An article that was published early in The Times of India writes that people with AIDS and HIV in India may be able to buy life insurance as the country’s insurance regulator has issued draft guidelines seeking views and comments from insurers on issuing life cover policies to persons with HIV/AIDS.
This has prompted Actions for AIDS (AFA), a local non-government organisation, to call for an open discussion about having a similar offering in Singapore, citing positive growth in the insurance industry as a reason.
The Time noted that “the draft circular by the Insurance Regulatory and Development Authority ( IRDA) on policies for people with HIV/AIDS, issued this month, may come into effect from April 2014. Insurers are expected to put in place a board-approved underwriting manual, claims manual, proposal form and other necessary systems before this date.”
The report also noted that while health cover for people in India suffering from HIV/AIDS already exists, offering life insurance would likely have its own set of issues. Insurance companies will be wary of issues such as claims management and profitability.
Premiums would still be subject to adjustments, as there could be various pricing models to help alleviate costs. Factors such as age and condition of the insured and past claims experience would likely be factored in. One solution could be to ensure dual coverage – that is, making sure that the person seeking life insurance has adequate health coverage before a life cover can be issued – to ensure better claim control.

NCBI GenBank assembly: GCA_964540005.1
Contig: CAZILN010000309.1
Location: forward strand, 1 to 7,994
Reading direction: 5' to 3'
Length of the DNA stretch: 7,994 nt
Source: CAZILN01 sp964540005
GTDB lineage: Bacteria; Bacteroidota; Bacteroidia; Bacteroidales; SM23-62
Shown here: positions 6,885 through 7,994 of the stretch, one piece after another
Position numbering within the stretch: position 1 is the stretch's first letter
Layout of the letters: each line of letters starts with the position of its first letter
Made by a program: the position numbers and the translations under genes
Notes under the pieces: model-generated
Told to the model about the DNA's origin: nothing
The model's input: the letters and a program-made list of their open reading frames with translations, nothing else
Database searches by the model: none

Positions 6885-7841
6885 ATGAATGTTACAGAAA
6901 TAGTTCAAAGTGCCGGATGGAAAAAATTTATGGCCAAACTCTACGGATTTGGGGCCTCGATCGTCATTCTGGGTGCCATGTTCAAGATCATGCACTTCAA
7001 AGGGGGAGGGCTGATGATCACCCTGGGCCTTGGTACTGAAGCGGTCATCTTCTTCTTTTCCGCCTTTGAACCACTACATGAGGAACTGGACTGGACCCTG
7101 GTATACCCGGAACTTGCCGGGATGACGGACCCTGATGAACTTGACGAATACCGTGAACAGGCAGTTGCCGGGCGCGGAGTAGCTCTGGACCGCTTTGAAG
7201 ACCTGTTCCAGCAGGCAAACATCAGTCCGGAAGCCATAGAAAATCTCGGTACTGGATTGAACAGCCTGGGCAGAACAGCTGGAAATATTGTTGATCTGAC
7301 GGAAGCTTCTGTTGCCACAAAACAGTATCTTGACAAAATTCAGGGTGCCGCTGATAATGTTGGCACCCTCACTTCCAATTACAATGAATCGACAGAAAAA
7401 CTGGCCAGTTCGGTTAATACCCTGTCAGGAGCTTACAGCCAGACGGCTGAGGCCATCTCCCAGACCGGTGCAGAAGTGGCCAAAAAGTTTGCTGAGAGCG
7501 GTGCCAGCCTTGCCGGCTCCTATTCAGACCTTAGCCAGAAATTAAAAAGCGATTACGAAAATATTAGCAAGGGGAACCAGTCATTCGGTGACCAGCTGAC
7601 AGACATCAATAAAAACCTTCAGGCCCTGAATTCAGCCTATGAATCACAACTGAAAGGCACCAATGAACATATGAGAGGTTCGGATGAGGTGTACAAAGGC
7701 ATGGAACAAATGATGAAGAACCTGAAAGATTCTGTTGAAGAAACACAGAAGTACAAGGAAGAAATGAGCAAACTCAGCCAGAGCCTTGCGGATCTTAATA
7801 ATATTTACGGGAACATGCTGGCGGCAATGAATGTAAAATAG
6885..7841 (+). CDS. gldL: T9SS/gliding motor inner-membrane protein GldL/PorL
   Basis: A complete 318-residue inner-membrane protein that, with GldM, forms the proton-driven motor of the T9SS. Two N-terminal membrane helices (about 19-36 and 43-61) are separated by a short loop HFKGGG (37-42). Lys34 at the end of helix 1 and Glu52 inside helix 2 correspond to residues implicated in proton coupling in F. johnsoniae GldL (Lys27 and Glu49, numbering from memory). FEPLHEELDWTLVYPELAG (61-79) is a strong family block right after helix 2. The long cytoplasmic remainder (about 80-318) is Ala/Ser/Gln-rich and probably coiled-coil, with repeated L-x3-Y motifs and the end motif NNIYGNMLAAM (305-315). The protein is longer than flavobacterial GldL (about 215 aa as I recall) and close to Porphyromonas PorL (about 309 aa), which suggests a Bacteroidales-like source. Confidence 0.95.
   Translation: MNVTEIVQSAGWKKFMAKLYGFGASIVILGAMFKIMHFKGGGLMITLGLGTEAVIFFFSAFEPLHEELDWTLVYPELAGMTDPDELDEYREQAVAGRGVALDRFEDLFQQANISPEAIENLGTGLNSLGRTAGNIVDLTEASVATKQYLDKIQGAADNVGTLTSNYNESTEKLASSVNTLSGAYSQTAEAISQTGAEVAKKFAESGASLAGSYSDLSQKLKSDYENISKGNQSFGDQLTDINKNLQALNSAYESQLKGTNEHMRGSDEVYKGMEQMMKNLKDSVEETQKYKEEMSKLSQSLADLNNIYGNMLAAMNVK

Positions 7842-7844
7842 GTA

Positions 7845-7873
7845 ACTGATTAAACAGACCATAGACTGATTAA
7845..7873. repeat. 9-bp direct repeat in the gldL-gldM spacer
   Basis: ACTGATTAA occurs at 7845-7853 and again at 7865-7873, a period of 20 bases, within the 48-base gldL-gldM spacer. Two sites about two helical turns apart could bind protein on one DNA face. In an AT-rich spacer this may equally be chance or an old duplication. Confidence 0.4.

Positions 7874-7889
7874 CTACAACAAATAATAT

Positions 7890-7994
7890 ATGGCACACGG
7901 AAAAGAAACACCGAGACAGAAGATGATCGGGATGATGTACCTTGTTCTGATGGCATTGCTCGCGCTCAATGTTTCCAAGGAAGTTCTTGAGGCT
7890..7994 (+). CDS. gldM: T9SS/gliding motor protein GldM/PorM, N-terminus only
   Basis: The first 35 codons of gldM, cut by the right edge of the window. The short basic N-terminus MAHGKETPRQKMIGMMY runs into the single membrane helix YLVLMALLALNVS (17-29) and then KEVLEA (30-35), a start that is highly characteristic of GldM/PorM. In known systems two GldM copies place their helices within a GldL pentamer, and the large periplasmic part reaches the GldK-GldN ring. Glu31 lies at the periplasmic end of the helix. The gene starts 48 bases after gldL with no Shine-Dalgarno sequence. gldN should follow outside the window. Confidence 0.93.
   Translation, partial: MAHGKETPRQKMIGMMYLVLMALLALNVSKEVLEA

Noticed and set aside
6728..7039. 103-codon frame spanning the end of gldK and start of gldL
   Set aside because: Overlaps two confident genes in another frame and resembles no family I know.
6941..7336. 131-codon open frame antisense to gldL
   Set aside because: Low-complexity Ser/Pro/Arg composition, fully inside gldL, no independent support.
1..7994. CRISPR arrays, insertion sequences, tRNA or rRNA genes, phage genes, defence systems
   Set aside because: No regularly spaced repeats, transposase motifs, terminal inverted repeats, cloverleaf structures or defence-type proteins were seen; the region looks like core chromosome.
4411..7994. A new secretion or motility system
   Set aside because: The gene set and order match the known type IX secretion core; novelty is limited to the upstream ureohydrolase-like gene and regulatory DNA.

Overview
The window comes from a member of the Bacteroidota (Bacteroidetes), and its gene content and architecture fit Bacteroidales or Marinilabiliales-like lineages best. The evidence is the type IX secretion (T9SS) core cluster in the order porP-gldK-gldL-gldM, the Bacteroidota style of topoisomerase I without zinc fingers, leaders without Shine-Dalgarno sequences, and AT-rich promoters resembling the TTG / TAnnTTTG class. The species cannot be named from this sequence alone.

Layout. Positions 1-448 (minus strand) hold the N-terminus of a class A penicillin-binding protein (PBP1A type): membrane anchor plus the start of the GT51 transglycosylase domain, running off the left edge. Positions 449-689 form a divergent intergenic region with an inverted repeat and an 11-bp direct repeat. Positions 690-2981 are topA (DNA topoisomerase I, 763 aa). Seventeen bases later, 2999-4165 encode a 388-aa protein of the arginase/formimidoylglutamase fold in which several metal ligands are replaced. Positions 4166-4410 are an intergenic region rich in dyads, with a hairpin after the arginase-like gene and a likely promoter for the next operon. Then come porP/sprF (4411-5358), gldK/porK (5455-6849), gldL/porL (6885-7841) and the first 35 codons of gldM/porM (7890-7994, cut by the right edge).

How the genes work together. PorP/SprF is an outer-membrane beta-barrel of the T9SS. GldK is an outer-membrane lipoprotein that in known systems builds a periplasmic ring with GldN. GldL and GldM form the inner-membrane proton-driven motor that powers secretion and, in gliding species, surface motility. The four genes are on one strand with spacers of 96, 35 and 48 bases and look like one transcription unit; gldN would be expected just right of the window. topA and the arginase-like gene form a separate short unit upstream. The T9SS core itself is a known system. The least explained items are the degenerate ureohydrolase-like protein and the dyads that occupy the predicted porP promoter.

In response to this development in India, AFA released the following statement:
“As an NGO working for the fair and dignified treatment of people living with HIV in Singapore, we believe that there are lessons to be learnt from what the insurance industry in India is doing for its HIV population which numbers at some 2.4 million.
From reading the article, Indian insurers have made it possible for HIV-positive patients to buy insurance policies that will meet their medical insurance needs adequately.
Our insurance companies and Life Insurance Association of Singapore are capable of doing something given the positive growth figures that they have seen over the years.
We do not see why Singapore insurers cannot do the same and Action for AIDS would welcome a candid discussion on this issue especially since needless numbers here live their lives in fear of not being able to afford medications that will ensure quality of life and the ability to lead normal productive lives.”
In Singapore, insurance policies exclude HIV infections and its symptoms. For those that do, the policies provide some limited coverage but it excludes those who are HIV infected via sexual means.